Morales, R.; Borrego, J.; Carro, B.M., and Morales, J.A, 2020. Depositional facies along the banks of Guadalquivir Estuary (SW Spain). In: Malvárez, G. and Navas, F. (eds.), Global Coastal Issues of 2020. Journal of Coastal Research, Special Issue No. 95, pp. 573–577. Coconut Creek (Florida), ISSN 0749-0208.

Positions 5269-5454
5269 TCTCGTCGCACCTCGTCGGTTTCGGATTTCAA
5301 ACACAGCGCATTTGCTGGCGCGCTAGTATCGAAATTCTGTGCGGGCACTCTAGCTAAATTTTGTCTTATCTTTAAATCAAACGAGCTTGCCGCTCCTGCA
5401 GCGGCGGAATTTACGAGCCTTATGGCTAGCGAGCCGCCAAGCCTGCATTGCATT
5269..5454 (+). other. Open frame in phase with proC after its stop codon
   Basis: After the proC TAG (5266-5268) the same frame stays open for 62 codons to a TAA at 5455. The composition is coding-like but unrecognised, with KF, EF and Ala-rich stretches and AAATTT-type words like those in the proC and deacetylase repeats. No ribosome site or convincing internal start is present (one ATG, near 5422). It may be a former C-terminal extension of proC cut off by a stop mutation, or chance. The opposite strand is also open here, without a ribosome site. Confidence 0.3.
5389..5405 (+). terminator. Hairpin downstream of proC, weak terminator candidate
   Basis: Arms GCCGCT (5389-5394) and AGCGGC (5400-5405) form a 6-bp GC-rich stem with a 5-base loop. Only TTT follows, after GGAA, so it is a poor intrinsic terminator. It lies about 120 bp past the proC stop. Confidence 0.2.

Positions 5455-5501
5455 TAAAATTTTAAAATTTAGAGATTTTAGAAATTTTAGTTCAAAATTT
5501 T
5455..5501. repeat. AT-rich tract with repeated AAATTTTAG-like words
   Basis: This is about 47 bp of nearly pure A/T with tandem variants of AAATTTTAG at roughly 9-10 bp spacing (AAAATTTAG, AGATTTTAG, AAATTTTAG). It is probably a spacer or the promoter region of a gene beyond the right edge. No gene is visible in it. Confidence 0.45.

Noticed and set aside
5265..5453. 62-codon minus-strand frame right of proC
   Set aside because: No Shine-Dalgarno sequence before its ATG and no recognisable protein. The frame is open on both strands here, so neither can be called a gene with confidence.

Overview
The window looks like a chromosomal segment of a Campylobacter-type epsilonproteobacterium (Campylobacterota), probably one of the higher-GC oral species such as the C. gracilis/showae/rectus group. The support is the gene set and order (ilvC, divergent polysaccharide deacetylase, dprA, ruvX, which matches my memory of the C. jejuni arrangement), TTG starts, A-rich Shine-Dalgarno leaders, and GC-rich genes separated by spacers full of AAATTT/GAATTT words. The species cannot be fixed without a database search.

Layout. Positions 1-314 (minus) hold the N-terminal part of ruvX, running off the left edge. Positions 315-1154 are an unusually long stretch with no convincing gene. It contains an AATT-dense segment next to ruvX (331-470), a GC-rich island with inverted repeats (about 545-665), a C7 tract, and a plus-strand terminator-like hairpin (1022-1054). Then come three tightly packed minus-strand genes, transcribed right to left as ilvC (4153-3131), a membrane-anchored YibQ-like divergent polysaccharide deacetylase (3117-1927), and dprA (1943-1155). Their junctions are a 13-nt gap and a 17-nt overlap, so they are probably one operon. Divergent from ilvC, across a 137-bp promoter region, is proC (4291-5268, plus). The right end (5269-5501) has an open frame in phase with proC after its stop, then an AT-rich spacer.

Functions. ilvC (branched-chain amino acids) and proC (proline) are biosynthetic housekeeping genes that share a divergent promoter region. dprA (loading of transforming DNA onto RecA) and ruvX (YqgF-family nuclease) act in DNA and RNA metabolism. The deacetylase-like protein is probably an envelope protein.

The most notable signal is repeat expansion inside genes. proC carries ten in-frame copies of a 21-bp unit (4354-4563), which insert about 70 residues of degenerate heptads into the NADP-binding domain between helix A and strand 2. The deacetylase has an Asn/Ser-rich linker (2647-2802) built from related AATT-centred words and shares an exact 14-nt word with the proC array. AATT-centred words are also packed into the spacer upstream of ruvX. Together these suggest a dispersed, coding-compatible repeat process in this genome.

The Guadalquivir Estuary is located at center of the Cadiz Gulf. It is an estuary supplied by one of the longest rivers of Spain. The Guadalquivir estuarine channel extends from the town of Sevilla to its mouth in front of Sanlúcar de Barrameda (Cádiz), bordering Doñana National Park along its southeastern margin. Guadalquivir River has an average discharge of 185 m3/s, with a strong seasonal character. This estuarine zone is characterized by a mesotidal range, with a mean tidal amplitude of two meters. Water usually has a high concentration of suspended matter, being one of the most turbid estuaries in the world. The channel margins mainly develop muddy facies with a clearly visible parallel lamination that has been described and interpreted as a result of the alternation between wet and dry seasons and longer climatic cycles. A zonation of the estuary is suggested as a result of the tidal facies distribution.